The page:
David Pickering (May 28, 1788-January 6, 1859), a Universalist minister, founded the Providence Association, an organization which challenged the disciplinary authority of the New England Universalist General Convention. With Paul Dean and Adin Ballou, Pickering led a Restorationist faction of 19th century Universalists into schism and helped to found the short-lived sect, the Massachusetts Association of Universal Restorationists (MAUR).
David was the youngest of John and Hannah Ingersoll Pickering’s six sons and among the youngest of their dozen or so children. The Pickering family moved from Salem, Massachusetts to Richmond, New Hampshire around 1778. History does not show family members to have been influenced by the evangelism of Universalist Caleb Rich, who included Richmond in his preaching circuit, or by the work of Richmond residents David and Hosea Ballou, who began their Universalist preaching soon after David Pickering was born. His older brother Timothy Pickering, a carpenter and a builder, eventually became a Unitarian. After a conversion experience at age 16 or 17, David joined the Freewill Baptist church.
Sent to Barre, Vermont to learn a trade, Pickering was there converted to Universalism by the preaching of Paul Dean. He soon decided to become a minister and received fellowship at the 1809 session of the New England Universalist General Convention in Barnard, Vermont. He preached as an itinerant during the next year in the area of Barre and St. Johnsbury, Vermont. Though he was small in stature and spoke in a high-pitched voice, his early preaching made a good impression. In 1810 he married his first wife in Barre. They had two children.
Pickering was called to Shrewsbury, Vermont, 1810-12; Norwell (Scituate), Massachusetts, 1812-13; and Lebanon, New Hampshire, 1813-17. The happiness of his first years in the ministry came to an end around 1816 when his wife died of tuberculosis. In grief his behavior became erratic, and his relationship with the Lebanon church deteriorated. Pickering left Lebanon and afterwards did supply preaching and candidating in Boston, Salem, and St. Johnsbury. He married the daughter of John L. Jennison of Boston and from 1818-23 was settled in Hudson, New York.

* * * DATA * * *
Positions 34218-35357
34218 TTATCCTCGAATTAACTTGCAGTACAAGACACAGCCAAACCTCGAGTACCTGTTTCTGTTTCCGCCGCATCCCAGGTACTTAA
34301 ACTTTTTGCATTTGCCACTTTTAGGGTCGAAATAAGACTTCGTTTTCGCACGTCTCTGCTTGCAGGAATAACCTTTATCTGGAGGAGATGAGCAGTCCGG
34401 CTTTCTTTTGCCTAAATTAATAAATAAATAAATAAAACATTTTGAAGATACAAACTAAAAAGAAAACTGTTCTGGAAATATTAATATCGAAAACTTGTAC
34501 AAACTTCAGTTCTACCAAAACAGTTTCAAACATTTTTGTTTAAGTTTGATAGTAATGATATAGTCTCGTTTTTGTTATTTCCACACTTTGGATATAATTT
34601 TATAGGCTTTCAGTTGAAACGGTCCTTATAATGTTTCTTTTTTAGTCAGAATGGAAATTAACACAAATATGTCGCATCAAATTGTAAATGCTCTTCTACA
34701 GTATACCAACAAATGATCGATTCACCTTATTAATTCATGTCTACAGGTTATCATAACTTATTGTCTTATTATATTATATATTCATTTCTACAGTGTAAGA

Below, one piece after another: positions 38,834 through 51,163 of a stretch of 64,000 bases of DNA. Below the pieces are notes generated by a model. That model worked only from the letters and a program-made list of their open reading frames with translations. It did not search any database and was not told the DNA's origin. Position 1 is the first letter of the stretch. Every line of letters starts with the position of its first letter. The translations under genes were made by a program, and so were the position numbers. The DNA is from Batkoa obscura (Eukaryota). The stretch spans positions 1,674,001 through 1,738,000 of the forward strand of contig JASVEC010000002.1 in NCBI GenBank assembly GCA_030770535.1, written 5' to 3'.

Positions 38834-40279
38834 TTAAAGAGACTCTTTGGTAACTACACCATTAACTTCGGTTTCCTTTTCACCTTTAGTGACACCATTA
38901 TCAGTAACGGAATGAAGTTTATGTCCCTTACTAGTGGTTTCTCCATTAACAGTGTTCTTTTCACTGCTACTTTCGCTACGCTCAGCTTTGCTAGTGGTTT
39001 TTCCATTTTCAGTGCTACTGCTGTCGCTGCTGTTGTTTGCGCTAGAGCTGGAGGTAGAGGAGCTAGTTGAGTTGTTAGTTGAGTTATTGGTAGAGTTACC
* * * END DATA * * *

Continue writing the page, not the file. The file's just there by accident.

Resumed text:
In late 1822 six Universalist ministers, calling themselves Restorationists, endorsed a manifesto which implied that “ultra” Universalists, like Hosea Ballou, were not Christian insofar as they denied a period of punishment in the afterlife before final restoration to God. Among the six was Pickering’s mentor Paul Dean. On the subject of the afterlife Pickering’s position was then midway between the extremes of the contending parties. He was thus able to serve as a moderating influence on both sides of the divide. When a committee was drafting a motion of complaint regarding disciplinary procedures on behalf of the Southern Association (a regional group under the auspices of the General Convention), Pickering persuaded the authors to soften their language. He wrote to Restorationist Edward Turner that “the trifling difference of sentiment” concerning the afterlife “ought never to become the subject of altercation.” On the other side, Hosea Ballou initially demanded that the Restorationists’ manifesto be completely and publicly retracted. According to Restorationist Charles Hudson, “it was principally by the influence of Mr. Pickering that this haughty tone was lowered, and a reconciliation effected.”
As these negotiations were going on, Pickering was beginning a new pastorate with the recently organized First Universalist Society in Providence, Rhode Island, his longest and most productive settlement. Members valued his preaching and the effects of his influence even among the orthodox. In 1830 his series of lectures on revelation impressed both the clergy and lay people of other churches, and helped to reduce their antagonism toward Universalists.
In 1825 the Providence church building was destroyed by fire. Aided by contributions from other Universalist churches, the congregation built a new sanctuary within a year.
In his Providence years Pickering founded and edited two periodicals, a Universalist newspaper, the Christian Telescope, 1824-29, and a monthly compilation of Universalist sermons, the Gospel Preacher, 1827-28. Because the Telescope was so effective in promoting Universalism in Providence, Origen Bacheler, an eccentric evangelical, countered with publication of the Anti-Universalist, 1826-28. Bacheler associated all Universalists with the most radical of Abner Kneeland‘s ideas, as well as with the more notorious of Unitarian heresies. “Heretics and infidels,” he wrote, “may therefrom soon be expected to form one body—and that body, the Unitarian Restoration Universalists.”
Needled by Bacheler and annoyed by other Universalists’ failure to distance themselves from views he saw as untenable and scandalous, Pickering wrote in 1826 to Turner, “I begin to be satisfied that Deism has already taken a deep root in the minds and sentiments of many who profess to be Universalists: And for one, I am determined to gird on the sword and repair to the field, for the express purpose of hunting the enemy out of the ranks, or fall in the contest.”